Appeals court sides with college athletes in suit over licensing rights on video game
By Jonathan Stempel
(Reuters) – A divided U.S. federal appeals court ruled against Electronic Arts Inc in a lawsuit by former collegiate athletes who accused the company of using their images in video games without permission.
By a 2-1 vote, the 9th U.S. Circuit Court of Appeals said EA’s use of the likenesses of former college players in its NCAA Football and NCAA Basketball games did not deserve protection as free expression under the First Amendment of the U.S. Constitution.
The athletes, including onetime Arizona State University quarterback Samuel Keller, claimed that EA had misappropriated their identities and likenesses without compensation.
Electronic Arts said it plans to appeal.
Circuit Judge Jay Bybee wrote for the 9th Circuit majority that EA “literally recreates Keller in the very setting in which he has achieved renown,” and lacked “significant transformative elements” to defeat a right-of-publicity claim.
The judge noted that in the 2005 edition of NCAA Football, the virtual starting quarterback for Arizona State had the same height, weight, facial features, hair color and style, home state, playing style, school year, skin tone, throwing arm, uniform number and visor preference as Keller.
Circuit Judge Sidney Thomas dissented, saying the games’ creative and transformative elements “predominate over the commercial use of the athletes’ likenesses,” entitling EA to First Amendment protection from liability.
Wednesday’s decision came after a federal appeals court in Philadelphia on May 21 revived a similar lawsuit by former Rutgers University quarterback Ryan Hart. It said Hart’s right of publicity outweighed EA’s right of expression.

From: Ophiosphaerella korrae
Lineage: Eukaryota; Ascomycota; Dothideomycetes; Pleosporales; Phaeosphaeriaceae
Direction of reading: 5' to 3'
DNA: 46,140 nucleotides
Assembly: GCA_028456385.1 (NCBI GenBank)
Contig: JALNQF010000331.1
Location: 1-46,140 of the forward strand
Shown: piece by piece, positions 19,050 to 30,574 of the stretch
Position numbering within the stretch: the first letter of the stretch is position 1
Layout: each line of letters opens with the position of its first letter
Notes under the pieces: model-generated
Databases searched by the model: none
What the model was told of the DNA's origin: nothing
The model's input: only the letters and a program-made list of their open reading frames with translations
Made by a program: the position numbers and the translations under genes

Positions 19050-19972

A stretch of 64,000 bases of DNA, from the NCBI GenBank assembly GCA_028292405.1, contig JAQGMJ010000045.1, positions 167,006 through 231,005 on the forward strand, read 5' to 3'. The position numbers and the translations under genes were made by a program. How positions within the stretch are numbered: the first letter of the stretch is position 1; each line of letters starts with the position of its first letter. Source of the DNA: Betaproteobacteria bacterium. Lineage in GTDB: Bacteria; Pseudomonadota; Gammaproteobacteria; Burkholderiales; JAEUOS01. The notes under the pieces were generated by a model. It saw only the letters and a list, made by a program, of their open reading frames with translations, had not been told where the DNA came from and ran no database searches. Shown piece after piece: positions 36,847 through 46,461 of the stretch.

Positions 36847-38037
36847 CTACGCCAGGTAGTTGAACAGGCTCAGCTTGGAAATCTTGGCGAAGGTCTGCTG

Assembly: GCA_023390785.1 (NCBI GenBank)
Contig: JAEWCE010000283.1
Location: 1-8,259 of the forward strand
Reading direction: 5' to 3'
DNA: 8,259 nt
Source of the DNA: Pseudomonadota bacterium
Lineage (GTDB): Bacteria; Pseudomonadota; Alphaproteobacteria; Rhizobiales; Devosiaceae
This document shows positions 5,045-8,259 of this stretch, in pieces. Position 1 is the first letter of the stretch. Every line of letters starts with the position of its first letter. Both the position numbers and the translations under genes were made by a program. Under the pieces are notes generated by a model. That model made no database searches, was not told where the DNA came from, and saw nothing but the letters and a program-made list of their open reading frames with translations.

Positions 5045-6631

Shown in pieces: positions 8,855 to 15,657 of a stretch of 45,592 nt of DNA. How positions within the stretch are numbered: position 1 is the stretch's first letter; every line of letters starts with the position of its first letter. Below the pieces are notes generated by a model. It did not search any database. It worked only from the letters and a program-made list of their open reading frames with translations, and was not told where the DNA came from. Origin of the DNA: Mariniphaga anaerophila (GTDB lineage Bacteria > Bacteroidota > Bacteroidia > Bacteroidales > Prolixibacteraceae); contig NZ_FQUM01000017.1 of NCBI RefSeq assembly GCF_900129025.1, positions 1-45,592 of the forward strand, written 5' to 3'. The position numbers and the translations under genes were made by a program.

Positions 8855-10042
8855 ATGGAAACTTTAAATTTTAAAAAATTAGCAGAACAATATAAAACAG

In a separate decision also written by Bybee, the same 9th Circuit panel by a 3-0 vote on Wednesday upheld the dismissal of Hall of Fame running back Jim Brown’s lawsuit against EA over the use of his likeness in its Madden NFL video game.
It said Brown’s likeness was “artistically relevant” to that game, and that there was no showing that EA explicitly misled consumers about his involvement with the game.
EA spokesman John Reseburg said in a statement: “We’re pleased with the outcome regarding Jim Brown’s likeness, but equally disappointed with the ruling against First Amendment protection in the Keller case. We believe the reasoning in Judge Thomas’ dissent in that decision will ultimately prevail as we seek further court review.”
Lawyers for the NCAA athletes and Brown were not immediately available for comment.
The cases are In re: NCAA Student-Athlete Name & Likeness Licensing Litigation, 9th U.S. Circuit Court of Appeals, No. 10-15387; and Brown v. Electronic Arts Inc in the same court, No. 09-56675.
(Reporting by Jonathan Stempel in New York; editing by Andrew Hay)
[Football player via Shutterstock]